And finally, this one has us scratching our head. Activist group Extinction Rebellion (XR) has claimed they’ve “decommissioned” thousands of electric scooters in French cities. Why they’ve done this is the puzzler; they claim that the scooters-for-hire are an “ecological disaster” due to the resources needed to produce them compared to their short lifespan. We haven’t done the math. What is interesting, though, is the mode of decommissioning: XR operatives simply defaced the QR code on the scooters, rendering them un-rentable with the vendor’s smartphone app. Scooter companies might want to look into alternative rental methods if this keeps up.

Hackaday Links: August 18, 2019

To the surprise of nobody with the slightest bit of technical intuition or just plain common sense, the world’s first solar roadway has proven to be a complete failure. The road, covering one lane and stretching all of 1,000 meters across the Normandy countryside, was installed in 2016 to great fanfare and with the goal of powering the streetlights in the town of Tourouvre. It didn’t even come close, producing less than half of its predicted power, due in part to the accumulation of leaves on the road every fall and the fact that Normandy only enjoys about 44 days of strong sunshine per year. Who could have foreseen such a thing? Dave Jones at EEVBlog has been all over the solar freakin’ roadways fiasco for years, and he’s predictably tickled pink by this announcement.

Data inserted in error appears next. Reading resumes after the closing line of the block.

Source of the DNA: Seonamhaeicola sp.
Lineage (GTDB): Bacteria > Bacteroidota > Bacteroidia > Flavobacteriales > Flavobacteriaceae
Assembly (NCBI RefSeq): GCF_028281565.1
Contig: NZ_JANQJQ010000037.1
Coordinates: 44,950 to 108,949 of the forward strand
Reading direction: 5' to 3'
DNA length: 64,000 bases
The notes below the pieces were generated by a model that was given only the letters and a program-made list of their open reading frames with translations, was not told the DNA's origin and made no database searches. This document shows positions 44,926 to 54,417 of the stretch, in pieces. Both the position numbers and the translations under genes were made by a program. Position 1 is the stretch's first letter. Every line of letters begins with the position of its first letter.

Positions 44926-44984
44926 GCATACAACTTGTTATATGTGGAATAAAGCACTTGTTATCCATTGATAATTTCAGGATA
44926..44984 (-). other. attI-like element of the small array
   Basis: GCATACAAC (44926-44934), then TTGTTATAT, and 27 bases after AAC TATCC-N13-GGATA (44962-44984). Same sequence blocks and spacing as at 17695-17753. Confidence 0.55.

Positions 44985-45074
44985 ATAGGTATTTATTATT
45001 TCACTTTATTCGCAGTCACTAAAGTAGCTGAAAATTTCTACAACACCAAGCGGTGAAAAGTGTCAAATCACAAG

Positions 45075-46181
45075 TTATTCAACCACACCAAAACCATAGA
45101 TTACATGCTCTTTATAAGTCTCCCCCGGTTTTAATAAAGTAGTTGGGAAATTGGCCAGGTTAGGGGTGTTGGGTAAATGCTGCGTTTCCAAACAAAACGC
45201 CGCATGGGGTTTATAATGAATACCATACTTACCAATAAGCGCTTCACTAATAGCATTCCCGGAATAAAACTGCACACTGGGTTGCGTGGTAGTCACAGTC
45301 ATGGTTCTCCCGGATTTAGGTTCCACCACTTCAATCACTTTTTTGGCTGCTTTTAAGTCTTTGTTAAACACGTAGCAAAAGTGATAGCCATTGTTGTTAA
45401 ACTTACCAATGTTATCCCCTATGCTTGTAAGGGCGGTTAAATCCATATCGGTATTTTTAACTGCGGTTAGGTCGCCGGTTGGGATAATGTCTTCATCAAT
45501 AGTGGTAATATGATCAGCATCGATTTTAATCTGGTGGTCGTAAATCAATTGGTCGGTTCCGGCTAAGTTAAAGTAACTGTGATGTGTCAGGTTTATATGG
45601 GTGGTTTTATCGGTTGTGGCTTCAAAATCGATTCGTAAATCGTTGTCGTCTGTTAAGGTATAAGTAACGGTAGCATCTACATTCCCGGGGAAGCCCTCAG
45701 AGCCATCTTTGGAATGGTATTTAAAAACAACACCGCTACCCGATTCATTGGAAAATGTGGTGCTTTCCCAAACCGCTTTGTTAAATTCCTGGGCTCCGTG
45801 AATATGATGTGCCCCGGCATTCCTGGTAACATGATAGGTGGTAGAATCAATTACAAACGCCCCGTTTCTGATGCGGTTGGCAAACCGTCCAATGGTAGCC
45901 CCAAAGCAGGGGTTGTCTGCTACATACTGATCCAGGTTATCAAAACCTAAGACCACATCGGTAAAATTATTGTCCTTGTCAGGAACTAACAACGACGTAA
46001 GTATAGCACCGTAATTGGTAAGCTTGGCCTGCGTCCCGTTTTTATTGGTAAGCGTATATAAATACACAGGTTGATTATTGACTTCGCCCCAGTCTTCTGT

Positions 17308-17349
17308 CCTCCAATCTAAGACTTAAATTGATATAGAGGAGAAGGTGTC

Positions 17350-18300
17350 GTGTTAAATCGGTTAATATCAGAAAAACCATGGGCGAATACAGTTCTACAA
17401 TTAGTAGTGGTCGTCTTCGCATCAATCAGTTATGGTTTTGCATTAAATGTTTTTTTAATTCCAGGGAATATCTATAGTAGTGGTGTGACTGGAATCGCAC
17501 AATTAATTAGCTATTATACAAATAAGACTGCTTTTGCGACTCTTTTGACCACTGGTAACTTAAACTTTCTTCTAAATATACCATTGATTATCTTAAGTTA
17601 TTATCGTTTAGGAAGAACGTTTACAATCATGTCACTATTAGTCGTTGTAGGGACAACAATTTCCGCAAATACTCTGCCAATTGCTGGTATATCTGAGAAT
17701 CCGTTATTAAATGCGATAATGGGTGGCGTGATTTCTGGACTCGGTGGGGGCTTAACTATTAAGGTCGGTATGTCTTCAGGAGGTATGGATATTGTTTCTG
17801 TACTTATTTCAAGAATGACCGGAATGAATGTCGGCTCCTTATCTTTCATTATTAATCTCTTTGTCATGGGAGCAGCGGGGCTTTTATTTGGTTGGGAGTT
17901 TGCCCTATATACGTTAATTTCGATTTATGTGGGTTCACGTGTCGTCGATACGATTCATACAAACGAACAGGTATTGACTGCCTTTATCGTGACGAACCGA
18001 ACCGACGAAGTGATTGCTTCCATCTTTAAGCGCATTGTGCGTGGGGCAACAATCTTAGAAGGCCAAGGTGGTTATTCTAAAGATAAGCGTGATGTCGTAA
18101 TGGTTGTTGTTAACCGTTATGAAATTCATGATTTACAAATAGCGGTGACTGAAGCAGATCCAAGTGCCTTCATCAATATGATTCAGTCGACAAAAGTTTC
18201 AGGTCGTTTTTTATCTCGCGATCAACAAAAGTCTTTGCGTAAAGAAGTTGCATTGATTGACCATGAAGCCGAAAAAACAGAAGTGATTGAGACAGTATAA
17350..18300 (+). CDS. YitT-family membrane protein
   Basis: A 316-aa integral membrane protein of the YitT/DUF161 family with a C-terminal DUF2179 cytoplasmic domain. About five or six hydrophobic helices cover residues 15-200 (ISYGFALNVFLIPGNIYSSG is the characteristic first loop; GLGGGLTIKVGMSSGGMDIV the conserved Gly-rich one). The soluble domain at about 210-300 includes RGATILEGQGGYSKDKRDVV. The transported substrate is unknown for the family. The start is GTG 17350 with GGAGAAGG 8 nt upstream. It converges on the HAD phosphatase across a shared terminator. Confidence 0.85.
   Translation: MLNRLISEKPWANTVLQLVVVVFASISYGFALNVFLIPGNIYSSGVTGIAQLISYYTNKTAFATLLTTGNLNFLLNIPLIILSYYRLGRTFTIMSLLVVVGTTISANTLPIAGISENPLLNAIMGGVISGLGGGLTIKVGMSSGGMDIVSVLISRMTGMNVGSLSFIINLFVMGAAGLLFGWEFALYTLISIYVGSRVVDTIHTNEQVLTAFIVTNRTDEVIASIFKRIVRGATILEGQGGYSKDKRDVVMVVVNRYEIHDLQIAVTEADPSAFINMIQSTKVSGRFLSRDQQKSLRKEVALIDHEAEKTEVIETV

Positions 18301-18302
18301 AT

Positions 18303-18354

I’m not going to admit to being the kid in grade school who got bored in class and regularly filled pages of my notebook with all the binary numbers between 0 and wherever I ran out of room – or got caught. But this entirely mechanical binary number trainer really resonates with me nonetheless. @MattBlaze came up with the 3D-printed widget and showed it off at DEF CON 27. Each two-sided card has an arm that flops down and overlaps onto the more significant bit card to the left, which acts as a carry flag. It clearly needs a little tune-up, but the idea is great and something like this would be a fun way to teach kids about binary numbers. And save notebook paper.

Is that a robot in your running shorts or are you just sporting an assistive exosuit? In yet another example of how exoskeletons are becoming mainstream, researchers at Harvard have developed a soft “exoshort” to assist walkers and runners. These are not a hard exoskeleton in the traditional way; rather, these are basically running short with Bowden cable actuators added to them. Servos pull the cables when the thigh muscles contract, adding to their force and acting as an aid to the user whether walking or running. In tests the exoshorts resulted in a 9% decrease in the amount of effort needed to walk; that might not sound like much, but a soldier walking 9% further on the same number of input calories or carrying 9% more load could be a big deal.

In the “Running Afoul of the FCC” department, we found two stories of interest. The first involves Jimmy Kimmel’s misuse of the Emergency Alert System tones in an October 2018 skit. The stunt resulted in a $395,000 fine for ABC, as well as hefty fines for two other shows that managed to include the distinctive EAS tones in their broadcasts, showing that the FCC takes very seriously indeed the integrity of a system designed to warn people of their approaching doom.